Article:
(1): Consider A.W. Moore’s characterization of a typical transcendental argument in his essay “Conative Transcendental Arguments and the Question Whether There Can Be External Reasons”:

I.      P
II.    It would not be possible that p, if we did not think that q.
III.  We must think that q.
C:    It is true that q.

II in this argument is a type of “transcendental premise”.

 

(2): See James Anderson’s “Paradox and Christian Theology” for an attempt to relate justification of Christian doctrines to warranted true beliefs on an externalist model. Also, for a discussion of the transmission of warrant (from warranted true beliefs to deductions *about* warranted true beliefs and whether such inferential beliefs retain a warranted status), see Jessica Brown’s “The Reductio Argument and Transmission of Warrant.” in “New Essays on Semantic Externalism and Self-Knowledge” pg. 117.

Apologetic Venues

Posted: May 9, 2018 in General Presup Issues

The internet age has expanded the venue options for practicing apologetics. After having dabbled in all of them, I’ve come to believe it’s important for an apologist to have some experience in each. Of course, individual temperament, style, and skill level will largely determine which the apologist will be more comfortable with, but it seems valuable to have experience with all of them. In what follows, I’ll provide a brief survey and offer a few thoughts on the pros and cons:

Academic Forums: 

Out of all the venues, academic forums provide the best opportunity for the apologist to really get into the weeds of the arguments. One forum post could constitute multiple “pages” worth of argumentation. It’s public, so anyone could reply with a lengthy response, which would, in turn, require a lengthy rebuttal. This allows for the fullest, clearest, expression of competing positions.

Traditionally, one philosopher may publish a paper in a popular journal and, in a few months, may read a response in another journal. The academic forum dramatically speeds up this tete-a-tete, while also allowing for immediate peer-review feedback.

A draw-back, however, is the amount of academic rigor required. After all, not everyone uses their privilege of copious words for clarity, and often the apologist will find he must spend his time sifting through lots of verbiage to get to the heart of a criticism. He also must have sources readily available as off-hand allusions are unacceptable. This may require research before publishing.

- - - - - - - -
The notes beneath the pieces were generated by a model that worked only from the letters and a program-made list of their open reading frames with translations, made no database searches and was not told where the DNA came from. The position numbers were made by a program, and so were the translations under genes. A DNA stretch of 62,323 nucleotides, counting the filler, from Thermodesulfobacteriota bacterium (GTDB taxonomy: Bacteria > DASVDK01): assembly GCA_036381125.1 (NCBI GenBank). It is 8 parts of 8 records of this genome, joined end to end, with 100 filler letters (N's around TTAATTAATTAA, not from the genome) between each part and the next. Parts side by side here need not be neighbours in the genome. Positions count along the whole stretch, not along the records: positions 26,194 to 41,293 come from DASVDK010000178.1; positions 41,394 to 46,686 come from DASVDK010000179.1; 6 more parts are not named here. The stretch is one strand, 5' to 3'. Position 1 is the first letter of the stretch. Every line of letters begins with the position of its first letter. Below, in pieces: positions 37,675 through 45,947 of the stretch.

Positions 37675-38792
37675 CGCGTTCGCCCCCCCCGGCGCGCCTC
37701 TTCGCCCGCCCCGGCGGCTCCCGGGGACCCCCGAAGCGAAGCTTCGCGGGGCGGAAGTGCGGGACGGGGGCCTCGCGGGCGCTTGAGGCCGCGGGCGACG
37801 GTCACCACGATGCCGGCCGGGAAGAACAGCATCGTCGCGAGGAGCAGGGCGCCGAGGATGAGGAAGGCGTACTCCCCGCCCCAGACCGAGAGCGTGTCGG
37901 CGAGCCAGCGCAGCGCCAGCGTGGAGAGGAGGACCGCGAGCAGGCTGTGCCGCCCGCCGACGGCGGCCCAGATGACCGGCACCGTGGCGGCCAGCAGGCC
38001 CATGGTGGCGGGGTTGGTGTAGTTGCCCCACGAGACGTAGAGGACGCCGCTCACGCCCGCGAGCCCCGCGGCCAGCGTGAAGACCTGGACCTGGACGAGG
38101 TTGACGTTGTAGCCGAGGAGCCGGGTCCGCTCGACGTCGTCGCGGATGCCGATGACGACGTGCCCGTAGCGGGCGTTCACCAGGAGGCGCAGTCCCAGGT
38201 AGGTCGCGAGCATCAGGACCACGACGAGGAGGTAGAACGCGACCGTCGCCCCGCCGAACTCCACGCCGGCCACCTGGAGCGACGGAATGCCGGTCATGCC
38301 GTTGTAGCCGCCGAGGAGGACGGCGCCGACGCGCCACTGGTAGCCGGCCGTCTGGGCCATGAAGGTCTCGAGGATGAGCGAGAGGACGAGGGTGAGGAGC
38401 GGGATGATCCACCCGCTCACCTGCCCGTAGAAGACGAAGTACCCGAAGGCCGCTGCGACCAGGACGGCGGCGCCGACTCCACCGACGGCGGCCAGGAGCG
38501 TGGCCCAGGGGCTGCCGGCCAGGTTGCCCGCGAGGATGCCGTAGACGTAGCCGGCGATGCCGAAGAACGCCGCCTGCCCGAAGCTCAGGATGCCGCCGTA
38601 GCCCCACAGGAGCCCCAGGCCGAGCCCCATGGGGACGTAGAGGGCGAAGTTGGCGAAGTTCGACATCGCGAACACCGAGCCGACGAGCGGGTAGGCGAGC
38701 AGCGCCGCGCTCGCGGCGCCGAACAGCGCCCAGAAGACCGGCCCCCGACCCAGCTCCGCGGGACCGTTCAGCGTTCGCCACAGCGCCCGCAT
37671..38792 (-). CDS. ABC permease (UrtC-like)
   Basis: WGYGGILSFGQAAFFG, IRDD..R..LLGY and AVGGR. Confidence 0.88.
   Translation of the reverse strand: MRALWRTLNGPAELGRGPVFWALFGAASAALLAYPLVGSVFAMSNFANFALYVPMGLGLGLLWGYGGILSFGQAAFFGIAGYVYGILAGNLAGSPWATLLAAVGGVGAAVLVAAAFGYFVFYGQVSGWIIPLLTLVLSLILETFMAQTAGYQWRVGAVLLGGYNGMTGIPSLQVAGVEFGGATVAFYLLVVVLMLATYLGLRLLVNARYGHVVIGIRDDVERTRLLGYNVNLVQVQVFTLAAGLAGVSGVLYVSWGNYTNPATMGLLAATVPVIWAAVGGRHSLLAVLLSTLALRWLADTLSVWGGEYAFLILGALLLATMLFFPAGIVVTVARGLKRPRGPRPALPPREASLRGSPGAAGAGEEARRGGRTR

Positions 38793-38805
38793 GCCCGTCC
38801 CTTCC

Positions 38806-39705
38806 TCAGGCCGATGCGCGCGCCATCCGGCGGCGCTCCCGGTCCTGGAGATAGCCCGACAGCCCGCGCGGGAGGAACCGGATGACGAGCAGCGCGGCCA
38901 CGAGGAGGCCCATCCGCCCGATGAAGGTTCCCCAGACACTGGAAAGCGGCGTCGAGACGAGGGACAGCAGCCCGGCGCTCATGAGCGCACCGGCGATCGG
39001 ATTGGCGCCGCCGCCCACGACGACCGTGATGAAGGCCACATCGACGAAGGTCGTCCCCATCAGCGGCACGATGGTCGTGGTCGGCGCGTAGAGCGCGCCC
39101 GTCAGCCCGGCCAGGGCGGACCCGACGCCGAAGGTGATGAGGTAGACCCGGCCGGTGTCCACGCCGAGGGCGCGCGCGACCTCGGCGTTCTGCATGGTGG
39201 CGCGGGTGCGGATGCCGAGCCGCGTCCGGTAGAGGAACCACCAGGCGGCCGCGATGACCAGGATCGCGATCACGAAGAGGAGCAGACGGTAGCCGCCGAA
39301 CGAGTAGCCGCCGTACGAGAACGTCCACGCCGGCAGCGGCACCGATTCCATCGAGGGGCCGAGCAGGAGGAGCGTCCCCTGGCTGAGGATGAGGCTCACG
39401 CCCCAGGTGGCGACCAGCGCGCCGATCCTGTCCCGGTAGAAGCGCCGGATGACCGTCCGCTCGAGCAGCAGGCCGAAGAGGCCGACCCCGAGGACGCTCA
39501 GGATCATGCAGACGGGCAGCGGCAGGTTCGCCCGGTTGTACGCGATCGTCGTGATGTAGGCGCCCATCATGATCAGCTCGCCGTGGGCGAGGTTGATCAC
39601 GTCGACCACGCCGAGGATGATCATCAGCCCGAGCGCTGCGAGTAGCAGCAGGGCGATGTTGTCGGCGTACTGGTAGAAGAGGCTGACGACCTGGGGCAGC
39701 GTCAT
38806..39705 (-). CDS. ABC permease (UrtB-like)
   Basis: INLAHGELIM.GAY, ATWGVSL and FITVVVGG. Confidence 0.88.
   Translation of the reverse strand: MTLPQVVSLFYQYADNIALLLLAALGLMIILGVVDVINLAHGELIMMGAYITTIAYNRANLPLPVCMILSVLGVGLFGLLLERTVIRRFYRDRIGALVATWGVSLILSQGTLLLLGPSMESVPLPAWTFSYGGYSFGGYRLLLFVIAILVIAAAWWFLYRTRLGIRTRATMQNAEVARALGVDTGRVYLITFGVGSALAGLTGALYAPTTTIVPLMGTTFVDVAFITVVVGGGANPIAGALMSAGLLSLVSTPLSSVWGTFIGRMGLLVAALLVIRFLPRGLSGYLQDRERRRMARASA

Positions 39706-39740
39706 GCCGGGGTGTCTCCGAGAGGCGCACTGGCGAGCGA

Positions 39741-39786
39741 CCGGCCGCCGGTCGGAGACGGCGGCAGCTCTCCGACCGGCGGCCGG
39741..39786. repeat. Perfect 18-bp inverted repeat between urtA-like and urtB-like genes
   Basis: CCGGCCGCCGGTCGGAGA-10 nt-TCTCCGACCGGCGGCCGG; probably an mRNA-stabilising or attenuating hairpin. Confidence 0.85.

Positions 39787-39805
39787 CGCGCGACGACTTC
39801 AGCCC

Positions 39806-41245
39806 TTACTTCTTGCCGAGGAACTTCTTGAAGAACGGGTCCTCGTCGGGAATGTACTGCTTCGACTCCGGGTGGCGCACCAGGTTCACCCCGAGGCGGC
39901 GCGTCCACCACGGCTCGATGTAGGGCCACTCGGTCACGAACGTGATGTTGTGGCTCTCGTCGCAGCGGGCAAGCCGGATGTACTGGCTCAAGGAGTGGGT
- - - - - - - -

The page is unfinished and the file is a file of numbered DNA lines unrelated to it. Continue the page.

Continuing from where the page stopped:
Non-Academic Forums:

These are also forums but the participants usually exchange smaller posts, of a few paragraphs in length. These posts are usually much quicker and often constitute conversational type discussions. Sometimes, the forum moderators even limit the post so responses are forced to be short.

These venues are helpful since they force participants to focus their responses.

Blurb-Forums:

I’m thinking here of venues like Facebook or Twitter, where responses are very short and exchanges take place far more rapidly than they do, even in non-academic forums. Here, the apologist must focus on clever writing, talking-points, and sloganeering. This is a good thing for apologists, who are sometimes overly-verbose and need to learn to polish their material. However, it can be a bad thing if the apologist doesn’t have a clear idea of his own argument. He ought to practice in the academic and non-academic forums first, to really get the argument hammered out in his own mind, before moving to this more casual setting.

Chatrooms: 

Blurb-posting on steroids! This fast-paced exchange is incredibly fun and requires a great amount of skill. The apologist is in the position of having to boil down complex philosophical arguments into short one-liners. Very helpful overall, since it forces the apologist to think differently and focus on pragmatic presentations of his arguments. Unfortunately, this inevitably lowers the academic bar. Nevertheless, it’s important for an apologist to be able to perform well in this environment.

Real-Time-Media:

Here, I’m thinking of venues that do not utilize writing, but are primarily voice oriented (either over a mic or camera). Practicing in oral formats is vitally important for the apologist as they force him to work on his speaking ability and polish his presentation manner. As apologists, and as Christians more generally, we always might be called on to give speeches or address church audiences. Having oratory practice is vital for this. Learning your position so well you can rattle it off in front of an audience or during an over-the-mic debate is crucial to being a good apologist. Important, here, is learning how to deal with interruptions in a Christ-like way; not everyone who interrupts does so out of malice. It’s a human failing and we need to deal with it graciously. However, sometimes, a debate opponent may resort to “shouting down” the apologist, in which case, the apologist must be well-practiced in responding with grace.